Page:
He has been running The Toy Shop for 17 years. He and his son were inside as the floods came and, at one stage, he was knocked off his feet by the surge. Both struggled to get out and the shop they left behind was devastated. That’s hard to believe today as you stand in a light, modern and inviting business with a strikingly traditional façade.

That impression is repeated as you walk through the centre and see shops transformed inside and out. One of the town’s landmark retailers is CG’s Curiosity Shop beside the newly â restored bridge which was ripped apart by a tree swept along in the current.

CG’s was a glorious hotchpotch of collectables with a rather worn façade. Today it has the appearance of a swish antiques emporium - although a peep through the windows reveals that it has maintained its streak of eccentricity.

Another remarkable business is J.B. Banks, which has been selling hardware for 174 years and gives no appearance of having changed much during that time.

Vanessa Graham, whose grandfather ran the business in the early 1900s, and her right-hand man Ken Day, strung bedspreads in the window of the wrecked shop and got it back in business just over a week after the flood.

‘There was never any consideration of not carrying on,’ she says. ‘We just turned it into a salvage operation telling people that if we had it, we would sell it.’

The shop has 172 beautiful wooden drawers for storing all manner of household items. Ken removed every one, scraped away the muck and lovingly restored each one. The wooden floor is new but it looks like it has always been there. ‘People come in and assume we were unaffected by the flood,’ laughs Vanessa. ‘The only real change is that it looks a bit tidier!’

Vanessa is very upbeat, but the strain did show. ‘I only cried once,’ she says. ‘My shop was ruins and my house was flooded and United Utilities refused to switch on my electricity so I could have heating. They relented when I started crying!’

As you talk to people in the town, several become choked by emotion as they recall that night. ‘I think we all got so focused on putting things right that when the businesses finally re-opened we were all suffering from exhaustion. We were just drained,’ says Jonty.

Steve Hetherington, who runs The New Bookshop with his wife Catherine, says: ‘We live a little way out of town and we watched the shop being flooded live on Sky TV. The cameras were set up opposite the shop - it was a very strange experience.’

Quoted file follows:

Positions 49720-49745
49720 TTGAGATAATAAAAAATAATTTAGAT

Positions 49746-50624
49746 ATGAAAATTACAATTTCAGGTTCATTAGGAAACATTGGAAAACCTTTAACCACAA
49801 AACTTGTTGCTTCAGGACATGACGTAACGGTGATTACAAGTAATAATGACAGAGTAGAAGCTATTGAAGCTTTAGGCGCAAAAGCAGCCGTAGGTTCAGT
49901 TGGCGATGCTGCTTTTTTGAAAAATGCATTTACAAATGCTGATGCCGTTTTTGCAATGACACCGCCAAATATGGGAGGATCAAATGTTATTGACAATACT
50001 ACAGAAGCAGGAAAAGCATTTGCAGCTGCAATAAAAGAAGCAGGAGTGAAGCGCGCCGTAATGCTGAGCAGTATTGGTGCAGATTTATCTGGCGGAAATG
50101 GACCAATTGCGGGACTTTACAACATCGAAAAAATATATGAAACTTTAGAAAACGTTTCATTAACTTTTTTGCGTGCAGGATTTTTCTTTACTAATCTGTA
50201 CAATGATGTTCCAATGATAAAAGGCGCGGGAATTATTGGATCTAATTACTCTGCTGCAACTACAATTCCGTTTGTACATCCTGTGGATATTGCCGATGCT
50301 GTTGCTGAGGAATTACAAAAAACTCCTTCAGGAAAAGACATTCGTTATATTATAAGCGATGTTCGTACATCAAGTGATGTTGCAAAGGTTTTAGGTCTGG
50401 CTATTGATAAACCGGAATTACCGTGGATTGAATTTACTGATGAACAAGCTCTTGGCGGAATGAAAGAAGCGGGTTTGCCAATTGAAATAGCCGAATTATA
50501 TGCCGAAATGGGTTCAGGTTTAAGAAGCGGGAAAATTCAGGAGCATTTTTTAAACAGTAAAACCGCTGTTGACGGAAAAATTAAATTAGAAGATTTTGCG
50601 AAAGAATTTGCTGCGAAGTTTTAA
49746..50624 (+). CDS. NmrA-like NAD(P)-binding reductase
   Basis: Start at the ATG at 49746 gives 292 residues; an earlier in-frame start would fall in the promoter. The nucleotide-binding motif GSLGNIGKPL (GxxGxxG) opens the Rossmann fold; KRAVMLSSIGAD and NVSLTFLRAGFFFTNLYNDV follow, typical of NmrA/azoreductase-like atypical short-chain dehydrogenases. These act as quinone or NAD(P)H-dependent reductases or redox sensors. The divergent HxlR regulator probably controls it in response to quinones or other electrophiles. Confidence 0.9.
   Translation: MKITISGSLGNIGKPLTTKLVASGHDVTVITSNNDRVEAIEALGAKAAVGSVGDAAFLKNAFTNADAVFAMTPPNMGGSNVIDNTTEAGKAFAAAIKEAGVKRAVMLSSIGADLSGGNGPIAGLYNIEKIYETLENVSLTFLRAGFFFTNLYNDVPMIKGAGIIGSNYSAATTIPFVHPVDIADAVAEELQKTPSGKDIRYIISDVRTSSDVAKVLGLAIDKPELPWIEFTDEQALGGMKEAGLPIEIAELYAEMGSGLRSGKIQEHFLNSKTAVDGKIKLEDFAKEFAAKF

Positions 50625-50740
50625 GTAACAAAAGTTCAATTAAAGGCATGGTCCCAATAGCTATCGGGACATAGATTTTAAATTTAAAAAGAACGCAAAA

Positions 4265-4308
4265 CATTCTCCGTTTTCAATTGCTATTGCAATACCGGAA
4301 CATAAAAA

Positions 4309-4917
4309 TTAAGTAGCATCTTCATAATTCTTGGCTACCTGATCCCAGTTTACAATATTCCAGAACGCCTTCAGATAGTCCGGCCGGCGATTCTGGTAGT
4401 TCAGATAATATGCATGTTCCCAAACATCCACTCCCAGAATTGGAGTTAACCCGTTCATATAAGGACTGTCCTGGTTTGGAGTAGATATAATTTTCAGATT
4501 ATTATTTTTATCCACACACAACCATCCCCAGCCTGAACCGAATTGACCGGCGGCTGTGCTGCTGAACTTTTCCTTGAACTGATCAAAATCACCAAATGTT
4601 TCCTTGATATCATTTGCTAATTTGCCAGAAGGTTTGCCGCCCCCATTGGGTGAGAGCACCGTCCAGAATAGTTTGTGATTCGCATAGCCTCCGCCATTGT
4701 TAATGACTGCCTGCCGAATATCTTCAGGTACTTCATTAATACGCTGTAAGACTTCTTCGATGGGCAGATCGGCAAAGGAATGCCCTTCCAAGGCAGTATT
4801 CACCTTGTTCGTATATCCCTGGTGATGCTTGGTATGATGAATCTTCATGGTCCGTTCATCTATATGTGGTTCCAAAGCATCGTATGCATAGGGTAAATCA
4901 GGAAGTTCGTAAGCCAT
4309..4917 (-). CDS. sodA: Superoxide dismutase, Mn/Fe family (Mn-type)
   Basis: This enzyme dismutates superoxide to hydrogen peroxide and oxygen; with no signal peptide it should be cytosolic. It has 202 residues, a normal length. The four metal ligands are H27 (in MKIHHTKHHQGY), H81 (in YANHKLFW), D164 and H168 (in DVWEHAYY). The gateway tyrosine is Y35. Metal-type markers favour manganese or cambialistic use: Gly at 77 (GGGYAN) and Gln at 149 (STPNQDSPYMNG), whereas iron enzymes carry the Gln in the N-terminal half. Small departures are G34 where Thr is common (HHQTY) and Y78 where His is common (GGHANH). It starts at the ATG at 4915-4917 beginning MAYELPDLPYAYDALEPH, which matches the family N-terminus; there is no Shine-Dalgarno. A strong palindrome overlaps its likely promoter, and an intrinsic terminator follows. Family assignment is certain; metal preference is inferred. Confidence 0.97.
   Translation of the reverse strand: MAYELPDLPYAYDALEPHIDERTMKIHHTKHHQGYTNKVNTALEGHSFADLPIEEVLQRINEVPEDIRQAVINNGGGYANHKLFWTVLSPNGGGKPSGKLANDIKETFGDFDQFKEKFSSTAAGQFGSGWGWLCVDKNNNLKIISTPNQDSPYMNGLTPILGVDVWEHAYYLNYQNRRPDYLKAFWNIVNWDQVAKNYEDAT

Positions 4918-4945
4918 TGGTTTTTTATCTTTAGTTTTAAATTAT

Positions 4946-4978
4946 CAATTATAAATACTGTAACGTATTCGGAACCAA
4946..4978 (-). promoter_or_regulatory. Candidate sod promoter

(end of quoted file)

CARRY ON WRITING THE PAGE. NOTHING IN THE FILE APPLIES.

They’d renovated the shop 18 months earlier and had to start from scratch as flood water destroyed 14,000 new books. Today, it’s one of the smartest looking bookshops in the region and will soon be incorporating a coffee shop.

It’s a trend which has been repeated up and down Main Street, typified by Annabelle’s which was a rather dark, traditional dress shop. The flood provided the opportunity to create a chic, sophisticated designer dress shop which wouldn’t look out of place in Knightsbridge.

The ground floor of the famous Trout Hotel was swamped and staff and guests had to take refuge in the upstairs room. Assistant manager James Briggs said they gathered up as much food as they could, filled flasks with hot drinks and grabbing a bottle of Bombay Sapphire gin before taking refuge.

Like many, they were eventually rescued by boat and the hotel closed for six months for repairs. While the water was confined to the downstairs, its impact spread upwards affecting the plasterwork throughout the hotel. It was a massive job but worth every penny.

Jonty says that the last time there was a major flood in Cockermouth was 1918 and he firmly believes that the combination of factors which caused the 2009 disaster are unlikely to occur again for another century - if ever.

‘Having said that, you can’t help wondering. It was raining particularly hard last week and I walked down to the river…just to have a look. You can’t help it and I noticed there were other people doing exactly the same thing.’

View the gallery of Lakes floods from last year

Video by locals of last year's flooding in Cockermouth shows the immediate effect of the water